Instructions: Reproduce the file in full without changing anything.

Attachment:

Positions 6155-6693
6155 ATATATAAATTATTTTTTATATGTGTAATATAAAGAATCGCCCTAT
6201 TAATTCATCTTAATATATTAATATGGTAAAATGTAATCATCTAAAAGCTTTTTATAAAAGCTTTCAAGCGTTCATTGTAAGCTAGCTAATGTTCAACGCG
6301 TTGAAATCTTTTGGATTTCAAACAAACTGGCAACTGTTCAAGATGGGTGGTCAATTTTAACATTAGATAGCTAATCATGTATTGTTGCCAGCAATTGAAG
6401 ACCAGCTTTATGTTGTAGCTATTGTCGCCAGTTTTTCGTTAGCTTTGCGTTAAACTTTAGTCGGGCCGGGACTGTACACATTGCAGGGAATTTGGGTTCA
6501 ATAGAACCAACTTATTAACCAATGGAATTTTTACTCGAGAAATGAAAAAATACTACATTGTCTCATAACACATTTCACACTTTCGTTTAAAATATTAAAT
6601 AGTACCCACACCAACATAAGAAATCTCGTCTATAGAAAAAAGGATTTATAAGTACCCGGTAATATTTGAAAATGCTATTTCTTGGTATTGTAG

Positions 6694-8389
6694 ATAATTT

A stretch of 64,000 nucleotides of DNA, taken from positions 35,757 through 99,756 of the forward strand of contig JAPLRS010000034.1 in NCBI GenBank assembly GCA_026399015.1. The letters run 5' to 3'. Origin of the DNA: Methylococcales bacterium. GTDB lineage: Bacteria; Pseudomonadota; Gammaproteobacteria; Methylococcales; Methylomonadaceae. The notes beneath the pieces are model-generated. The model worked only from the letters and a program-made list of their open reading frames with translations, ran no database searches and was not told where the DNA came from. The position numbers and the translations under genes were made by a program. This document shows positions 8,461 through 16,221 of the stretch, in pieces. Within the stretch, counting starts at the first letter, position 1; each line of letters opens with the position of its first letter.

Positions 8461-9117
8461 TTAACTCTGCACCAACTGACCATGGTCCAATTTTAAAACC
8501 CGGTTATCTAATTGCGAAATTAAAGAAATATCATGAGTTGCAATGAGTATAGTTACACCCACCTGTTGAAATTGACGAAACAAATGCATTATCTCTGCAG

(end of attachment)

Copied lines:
Positions 6155-6693
6155 ATATATAAATTATTTTTTATATGTGTAATATAAAGAATCGCCCTAT
6201 TAATTCATCTTAATATATTAATATGGTAAAATGTAATCATCTAAAAGCTTTTTATAAAAGCTTTCAAGCGTTCATTGTAAGCTAGCTAATGTTCAACGCG
6301 TTGAAATCTTTTGGATTTCAAACAAACTGGCAACTGTTCAAGATGGGTGGTCAATTTTAACATTAGATAGCTAATCATGTATTGTTGCCAGCAATTGAAG
6401 ACCAGCTTTATGTTGTAGCTATTGTCGCCAGTTTTTCGTTAGCTTTGCGTTAAACTTTAGTCGGGCCGGGACTGTACACATTGCAGGGAATTTGGGTTCA
6501 ATAGAACCAACTTATTAACCAATGGAATTTTTACTCGAGAAATGAAAAAATACTACATTGTCTCATAACACATTTCACACTTTCGTTTAAAATATTAAAT
6601 AGTACCCACACCAACATAAGAAATCTCGTCTATAGAAAAAAGGATTTATAAGTACCCGGTAATATTTGAAAATGCTATTTCTTGGTATTGTAG

Positions 6694-8389
6694 ATAATTT

A stretch of 64,000 nucleotides of DNA, taken from positions 35,757 through 99,756 of the forward strand of contig JAPLRS010000034.1 in NCBI GenBank assembly GCA_026399015.1. The letters run 5' to 3'. Origin of the DNA: Methylococcales bacterium. GTDB lineage: Bacteria; Pseudomonadota; Gammaproteobacteria; Methylococcales; Methylomonadaceae. The notes beneath the pieces are model-generated. The model worked only from the letters and a program-made list of their open reading frames with translations, ran no database searches and was not told where the DNA came from. The position numbers and the translations under genes were made by a program. This document shows positions 8,461 through 16,221 of the stretch, in pieces. Within the stretch, counting starts at the first letter, position 1; each line of letters opens with the position of its first letter.

Positions 8461-9117
8461 TTAACTCTGCACCAACTGACCATGGTCCAATTTTAAAACC
8501 CGGTTATCTAATTGCGAAATTAAAGAAATATCATGAGTTGCAATGAGTATAGTTACACCCACCTGTTGAAATTGACGAAACAAATGCATTATCTCTGCAG